Tulsi Gabbard And Pete Buttigieg’s Debate Clash Divides Commentators

Democratic presidential candidate Sen. Amy Klobuchar (D-MN) (C) speaks as South Bend, Indiana Mayor Pete Buttigieg (R) and Rep. Tulsi Gabbard (D-HI) listen during the Democratic Presidential Debate at Tyler Perry Studios November 20, 2019 in Atlanta, Georgia.
Alex Wong / Getty Images

During Wednesday’s fifth Democratic presidential debate, candidate Tulsi Gabbard took a shot at Mayor Pete Buttigieg‘s lack of foreign policy experience. In particular, she highlighted his previous support of sending American soldiers to Mexico to fight drug cartels, The Los Angeles Times reports.

Buttigieg later hit back at Gabbard, citing her decision to meet with Syrian President Bashar Assad as proof that she lacks judgment. The Hawaii Representative defended her visit and suggested that Buttigieg’s refusal to meet with other world leaders shows that he lacks the courage to meet with both the friends and enemies of the United States.

The exchange has divided political commentators and journalists.

“Buttigieg just gave Gabbard the smackdown she deserved and noted that while she might not think he has Washington judgement, he has enough judgement to not meet with a murderous dictator,” tweeted award-winning investigative journalist Victoria Brownworth.

“Buttigieg is bashing Gabbard on meeting with Assad. Just killing it,” tweeted conservative blogger Jennifer Rubin.

Others believe Gabbard left the exchange with the upper hand. Progressive commentator Kyle Kulinski thinks that the exchange was “devastating,” saying that Buttigieg was “left speechless with a scared boy face on.”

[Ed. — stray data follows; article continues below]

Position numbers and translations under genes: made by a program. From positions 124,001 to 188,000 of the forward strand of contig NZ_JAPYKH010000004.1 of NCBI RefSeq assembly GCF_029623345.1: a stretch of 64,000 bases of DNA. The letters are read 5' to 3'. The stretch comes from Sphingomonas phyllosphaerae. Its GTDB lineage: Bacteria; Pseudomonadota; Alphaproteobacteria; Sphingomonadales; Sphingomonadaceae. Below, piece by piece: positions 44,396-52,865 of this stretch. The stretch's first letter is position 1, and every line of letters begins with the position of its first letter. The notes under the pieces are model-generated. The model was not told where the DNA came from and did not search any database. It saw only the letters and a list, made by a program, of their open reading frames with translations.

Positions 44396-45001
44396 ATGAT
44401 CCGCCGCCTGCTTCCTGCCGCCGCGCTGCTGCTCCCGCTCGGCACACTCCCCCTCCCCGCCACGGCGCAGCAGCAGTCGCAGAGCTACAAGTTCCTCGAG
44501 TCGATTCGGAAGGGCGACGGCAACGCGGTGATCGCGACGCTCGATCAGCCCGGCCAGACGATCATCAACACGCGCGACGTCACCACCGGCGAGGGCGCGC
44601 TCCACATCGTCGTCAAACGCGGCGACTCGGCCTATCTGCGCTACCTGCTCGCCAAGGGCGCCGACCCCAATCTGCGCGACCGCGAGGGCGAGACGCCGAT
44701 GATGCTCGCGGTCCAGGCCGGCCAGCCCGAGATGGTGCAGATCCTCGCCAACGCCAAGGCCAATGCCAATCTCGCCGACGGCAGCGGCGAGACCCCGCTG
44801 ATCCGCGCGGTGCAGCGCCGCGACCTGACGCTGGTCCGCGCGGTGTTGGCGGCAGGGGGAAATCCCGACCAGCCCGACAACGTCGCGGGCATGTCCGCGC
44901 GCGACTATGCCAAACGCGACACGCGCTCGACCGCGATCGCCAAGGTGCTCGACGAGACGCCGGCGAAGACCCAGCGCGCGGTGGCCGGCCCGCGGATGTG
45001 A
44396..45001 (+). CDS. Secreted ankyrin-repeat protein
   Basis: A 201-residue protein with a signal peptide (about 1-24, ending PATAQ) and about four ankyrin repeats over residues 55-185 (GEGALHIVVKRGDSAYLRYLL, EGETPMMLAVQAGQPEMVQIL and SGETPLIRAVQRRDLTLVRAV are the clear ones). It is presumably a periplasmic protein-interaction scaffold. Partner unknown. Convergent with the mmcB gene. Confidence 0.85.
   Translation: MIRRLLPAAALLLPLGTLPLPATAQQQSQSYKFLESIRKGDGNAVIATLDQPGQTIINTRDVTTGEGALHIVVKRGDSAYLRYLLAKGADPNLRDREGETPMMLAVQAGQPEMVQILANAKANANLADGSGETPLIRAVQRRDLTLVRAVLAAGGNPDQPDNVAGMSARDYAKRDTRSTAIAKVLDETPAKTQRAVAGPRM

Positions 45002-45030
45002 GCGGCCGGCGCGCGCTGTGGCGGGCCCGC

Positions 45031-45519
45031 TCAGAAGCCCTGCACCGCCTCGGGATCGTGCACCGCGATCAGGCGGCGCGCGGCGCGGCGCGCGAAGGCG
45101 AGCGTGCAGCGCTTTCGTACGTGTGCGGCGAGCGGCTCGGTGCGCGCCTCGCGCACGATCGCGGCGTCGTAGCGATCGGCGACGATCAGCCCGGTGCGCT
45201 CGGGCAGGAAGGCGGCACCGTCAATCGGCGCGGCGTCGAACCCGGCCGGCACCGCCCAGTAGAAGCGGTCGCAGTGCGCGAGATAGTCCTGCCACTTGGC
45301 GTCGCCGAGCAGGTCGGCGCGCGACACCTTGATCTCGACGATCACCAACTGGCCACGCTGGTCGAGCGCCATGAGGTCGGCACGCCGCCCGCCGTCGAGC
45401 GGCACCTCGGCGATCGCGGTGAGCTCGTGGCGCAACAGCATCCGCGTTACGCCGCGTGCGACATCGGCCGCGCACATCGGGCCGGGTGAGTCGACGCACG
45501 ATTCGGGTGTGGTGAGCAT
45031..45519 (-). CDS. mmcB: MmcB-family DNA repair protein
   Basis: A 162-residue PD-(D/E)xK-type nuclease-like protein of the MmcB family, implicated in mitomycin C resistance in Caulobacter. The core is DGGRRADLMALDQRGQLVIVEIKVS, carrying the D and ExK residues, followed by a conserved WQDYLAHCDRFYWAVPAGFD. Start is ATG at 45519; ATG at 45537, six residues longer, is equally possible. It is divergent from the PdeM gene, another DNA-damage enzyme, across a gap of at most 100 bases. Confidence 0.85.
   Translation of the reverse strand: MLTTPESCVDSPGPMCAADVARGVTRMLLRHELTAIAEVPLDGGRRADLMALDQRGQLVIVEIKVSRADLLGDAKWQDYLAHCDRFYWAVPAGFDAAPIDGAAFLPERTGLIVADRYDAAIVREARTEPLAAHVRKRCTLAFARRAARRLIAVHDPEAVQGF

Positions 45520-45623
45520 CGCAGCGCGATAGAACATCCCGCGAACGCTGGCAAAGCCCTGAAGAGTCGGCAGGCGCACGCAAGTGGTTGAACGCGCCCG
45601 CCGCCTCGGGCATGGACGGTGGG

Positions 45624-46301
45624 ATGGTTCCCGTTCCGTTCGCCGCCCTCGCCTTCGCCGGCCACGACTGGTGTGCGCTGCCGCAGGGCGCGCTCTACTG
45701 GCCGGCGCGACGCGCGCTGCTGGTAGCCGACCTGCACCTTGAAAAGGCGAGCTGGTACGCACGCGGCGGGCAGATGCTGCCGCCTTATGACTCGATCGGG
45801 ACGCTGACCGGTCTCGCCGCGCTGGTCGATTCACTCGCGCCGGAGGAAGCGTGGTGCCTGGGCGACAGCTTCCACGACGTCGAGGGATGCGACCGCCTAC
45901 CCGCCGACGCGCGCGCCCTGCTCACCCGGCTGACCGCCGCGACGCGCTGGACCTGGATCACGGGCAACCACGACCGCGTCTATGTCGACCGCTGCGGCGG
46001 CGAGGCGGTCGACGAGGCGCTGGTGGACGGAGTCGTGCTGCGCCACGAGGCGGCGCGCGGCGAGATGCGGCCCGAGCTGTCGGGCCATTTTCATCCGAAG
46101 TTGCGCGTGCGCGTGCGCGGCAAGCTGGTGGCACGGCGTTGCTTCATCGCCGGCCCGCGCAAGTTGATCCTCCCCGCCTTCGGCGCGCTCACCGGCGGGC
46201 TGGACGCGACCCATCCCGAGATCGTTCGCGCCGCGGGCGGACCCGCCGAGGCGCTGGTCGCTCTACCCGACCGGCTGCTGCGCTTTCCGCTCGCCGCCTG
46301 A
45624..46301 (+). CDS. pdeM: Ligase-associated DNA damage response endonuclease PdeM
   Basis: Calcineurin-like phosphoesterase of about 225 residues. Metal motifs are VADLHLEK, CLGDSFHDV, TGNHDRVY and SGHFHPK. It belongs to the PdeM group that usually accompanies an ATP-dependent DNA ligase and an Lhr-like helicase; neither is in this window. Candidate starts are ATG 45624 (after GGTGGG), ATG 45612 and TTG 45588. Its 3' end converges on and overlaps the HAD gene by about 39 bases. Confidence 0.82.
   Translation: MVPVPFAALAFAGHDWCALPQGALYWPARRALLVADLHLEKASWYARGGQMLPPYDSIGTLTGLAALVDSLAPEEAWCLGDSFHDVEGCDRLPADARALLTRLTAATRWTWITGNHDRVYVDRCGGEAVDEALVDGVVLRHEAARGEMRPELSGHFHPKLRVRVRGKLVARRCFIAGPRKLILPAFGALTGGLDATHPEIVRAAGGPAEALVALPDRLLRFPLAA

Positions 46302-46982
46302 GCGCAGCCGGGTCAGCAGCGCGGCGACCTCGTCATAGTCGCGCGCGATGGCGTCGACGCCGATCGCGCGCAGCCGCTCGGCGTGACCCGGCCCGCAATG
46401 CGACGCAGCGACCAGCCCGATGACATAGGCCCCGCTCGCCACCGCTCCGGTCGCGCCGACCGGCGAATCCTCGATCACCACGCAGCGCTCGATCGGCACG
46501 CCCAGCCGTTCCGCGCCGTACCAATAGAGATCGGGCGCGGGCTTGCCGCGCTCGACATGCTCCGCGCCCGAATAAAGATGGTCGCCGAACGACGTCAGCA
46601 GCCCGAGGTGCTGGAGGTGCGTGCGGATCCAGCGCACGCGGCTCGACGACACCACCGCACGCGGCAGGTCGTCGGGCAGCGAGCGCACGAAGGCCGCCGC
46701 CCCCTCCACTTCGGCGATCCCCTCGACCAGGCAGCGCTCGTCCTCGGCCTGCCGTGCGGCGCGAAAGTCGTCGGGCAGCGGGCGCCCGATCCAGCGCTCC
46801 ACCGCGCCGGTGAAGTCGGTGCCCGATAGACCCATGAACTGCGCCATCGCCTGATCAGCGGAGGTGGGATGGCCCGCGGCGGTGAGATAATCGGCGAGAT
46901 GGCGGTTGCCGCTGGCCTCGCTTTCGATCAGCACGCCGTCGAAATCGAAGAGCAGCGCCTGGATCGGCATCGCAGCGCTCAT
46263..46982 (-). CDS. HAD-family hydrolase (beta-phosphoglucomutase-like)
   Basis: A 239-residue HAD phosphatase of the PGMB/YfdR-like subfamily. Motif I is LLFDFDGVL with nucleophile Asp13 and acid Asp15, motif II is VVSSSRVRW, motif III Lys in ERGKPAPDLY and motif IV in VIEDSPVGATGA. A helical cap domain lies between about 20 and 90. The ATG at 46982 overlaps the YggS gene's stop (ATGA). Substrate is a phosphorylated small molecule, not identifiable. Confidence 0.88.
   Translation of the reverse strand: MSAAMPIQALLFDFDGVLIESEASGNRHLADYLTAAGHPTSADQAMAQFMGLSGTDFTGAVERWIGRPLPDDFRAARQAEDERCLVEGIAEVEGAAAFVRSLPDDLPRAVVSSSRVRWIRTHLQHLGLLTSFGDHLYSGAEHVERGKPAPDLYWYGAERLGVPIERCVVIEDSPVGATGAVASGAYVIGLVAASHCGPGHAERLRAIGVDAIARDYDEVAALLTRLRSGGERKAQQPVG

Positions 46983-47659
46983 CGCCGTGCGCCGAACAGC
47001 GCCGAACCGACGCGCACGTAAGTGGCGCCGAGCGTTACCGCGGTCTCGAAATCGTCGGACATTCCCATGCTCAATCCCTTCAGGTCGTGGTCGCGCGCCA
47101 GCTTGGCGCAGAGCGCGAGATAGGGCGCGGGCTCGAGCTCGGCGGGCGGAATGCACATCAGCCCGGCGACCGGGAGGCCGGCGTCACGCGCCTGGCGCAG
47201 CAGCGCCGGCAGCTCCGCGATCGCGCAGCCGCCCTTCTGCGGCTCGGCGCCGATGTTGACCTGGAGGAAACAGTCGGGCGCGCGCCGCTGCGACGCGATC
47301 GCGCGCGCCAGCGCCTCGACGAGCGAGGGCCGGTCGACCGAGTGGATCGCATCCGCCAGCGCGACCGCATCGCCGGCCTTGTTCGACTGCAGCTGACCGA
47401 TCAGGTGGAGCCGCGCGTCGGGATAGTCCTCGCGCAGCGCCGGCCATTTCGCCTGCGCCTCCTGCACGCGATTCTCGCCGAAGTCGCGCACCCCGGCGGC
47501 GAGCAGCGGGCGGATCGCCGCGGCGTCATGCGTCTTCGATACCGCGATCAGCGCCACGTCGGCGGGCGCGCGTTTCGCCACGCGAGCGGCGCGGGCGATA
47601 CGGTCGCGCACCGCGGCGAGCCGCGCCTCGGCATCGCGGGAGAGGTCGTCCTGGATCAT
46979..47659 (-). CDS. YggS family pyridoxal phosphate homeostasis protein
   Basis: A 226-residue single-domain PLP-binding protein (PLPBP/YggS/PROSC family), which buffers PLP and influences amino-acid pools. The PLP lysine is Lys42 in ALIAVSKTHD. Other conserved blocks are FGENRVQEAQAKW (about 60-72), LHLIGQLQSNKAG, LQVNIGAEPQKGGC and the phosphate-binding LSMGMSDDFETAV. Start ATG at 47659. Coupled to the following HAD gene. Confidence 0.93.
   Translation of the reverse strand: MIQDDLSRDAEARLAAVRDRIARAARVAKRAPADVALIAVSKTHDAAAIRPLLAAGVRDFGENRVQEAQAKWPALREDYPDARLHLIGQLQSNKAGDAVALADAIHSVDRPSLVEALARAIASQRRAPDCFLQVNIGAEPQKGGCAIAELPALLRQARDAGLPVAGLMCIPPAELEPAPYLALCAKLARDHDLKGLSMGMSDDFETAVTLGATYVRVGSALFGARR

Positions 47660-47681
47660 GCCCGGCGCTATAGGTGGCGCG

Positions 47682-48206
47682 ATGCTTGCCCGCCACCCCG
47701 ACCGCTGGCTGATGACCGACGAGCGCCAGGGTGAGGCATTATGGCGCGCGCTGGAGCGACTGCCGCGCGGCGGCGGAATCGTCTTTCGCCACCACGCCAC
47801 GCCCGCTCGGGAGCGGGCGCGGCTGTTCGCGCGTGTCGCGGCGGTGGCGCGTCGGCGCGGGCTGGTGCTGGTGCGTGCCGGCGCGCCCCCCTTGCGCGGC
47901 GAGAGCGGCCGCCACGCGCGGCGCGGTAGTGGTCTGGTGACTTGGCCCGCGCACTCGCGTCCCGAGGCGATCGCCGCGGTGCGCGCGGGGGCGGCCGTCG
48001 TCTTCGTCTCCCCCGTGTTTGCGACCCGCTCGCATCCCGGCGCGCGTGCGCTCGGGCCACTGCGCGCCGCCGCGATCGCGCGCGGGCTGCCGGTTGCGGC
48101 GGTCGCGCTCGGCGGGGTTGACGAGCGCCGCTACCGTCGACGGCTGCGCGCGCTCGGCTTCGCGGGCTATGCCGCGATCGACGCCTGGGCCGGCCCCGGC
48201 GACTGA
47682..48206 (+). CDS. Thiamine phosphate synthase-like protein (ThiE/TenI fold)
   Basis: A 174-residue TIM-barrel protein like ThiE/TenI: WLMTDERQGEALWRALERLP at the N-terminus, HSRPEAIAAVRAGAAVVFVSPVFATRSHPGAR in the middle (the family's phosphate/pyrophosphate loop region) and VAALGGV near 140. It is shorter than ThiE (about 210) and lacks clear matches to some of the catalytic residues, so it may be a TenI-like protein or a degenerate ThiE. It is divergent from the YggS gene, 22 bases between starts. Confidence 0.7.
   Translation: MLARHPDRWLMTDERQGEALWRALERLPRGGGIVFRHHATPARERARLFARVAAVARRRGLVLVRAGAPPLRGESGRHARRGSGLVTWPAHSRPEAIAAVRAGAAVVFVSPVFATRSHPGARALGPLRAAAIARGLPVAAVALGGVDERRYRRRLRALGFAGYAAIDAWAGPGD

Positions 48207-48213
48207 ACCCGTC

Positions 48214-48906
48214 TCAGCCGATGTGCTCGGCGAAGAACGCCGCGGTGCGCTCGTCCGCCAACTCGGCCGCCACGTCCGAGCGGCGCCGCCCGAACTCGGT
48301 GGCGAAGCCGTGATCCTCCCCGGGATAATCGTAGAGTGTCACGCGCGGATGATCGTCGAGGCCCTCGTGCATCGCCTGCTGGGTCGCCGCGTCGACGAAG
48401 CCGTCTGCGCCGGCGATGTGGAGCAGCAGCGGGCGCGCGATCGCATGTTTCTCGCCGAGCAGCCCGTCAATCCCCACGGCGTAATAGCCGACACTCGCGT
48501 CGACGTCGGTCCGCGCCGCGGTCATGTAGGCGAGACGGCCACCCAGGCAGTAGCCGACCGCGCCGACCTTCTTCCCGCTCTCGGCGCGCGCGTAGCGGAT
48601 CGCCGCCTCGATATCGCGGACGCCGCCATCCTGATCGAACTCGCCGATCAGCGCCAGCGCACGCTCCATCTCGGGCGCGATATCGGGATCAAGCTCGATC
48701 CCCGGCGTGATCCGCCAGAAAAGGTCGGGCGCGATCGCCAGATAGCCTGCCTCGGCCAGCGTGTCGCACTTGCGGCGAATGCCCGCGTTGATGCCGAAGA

“It’s definitely comparable to the Kamala moment in that you can see the politician facade drop in real time when Tulsi strikes a nerve.”

Progressive commentator Michael Brooks appeared to agree with Kulinski.

“Tulsi Ethered Pete there,” he tweeted.

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Per Politico, Gabbard also sparred with Kamala Harris, who criticized the 38-year-old congresswoman for disparaging the Democratic Party. In particular, Harris highlighted Gabbard’s criticism of Barack Obama’s administration during his time as president. Harris also noted that Gabbard met with Donald Trump following the 2016 election and said Gabbard “buddied up to Steve Bannon to get a meeting” with the president.

“What we need on the stage in November is someone who has the ability to win,” Harris continued.

Gabbard hit back, suggesting that Harris’ attacks were an effort to avoid addressing her goal of achieving leadership and change with her foreign policy goals. According to Gabbard, Harris’ attack shows that she will continue to push foreign policy akin to George W. Bush, Bill Clinton, and Trump.

Harris and Gabbard previously clashed during a debate over the summer when Gabbard attacked Harris’s record as a prosecutor and state attorney general in California. Gabbard accused Harris of keeping people in prison beyond their sentences to use them for cheap labor, to which Harris responded that she was proud of her record and claimed to have reformed the state’s criminal justice system.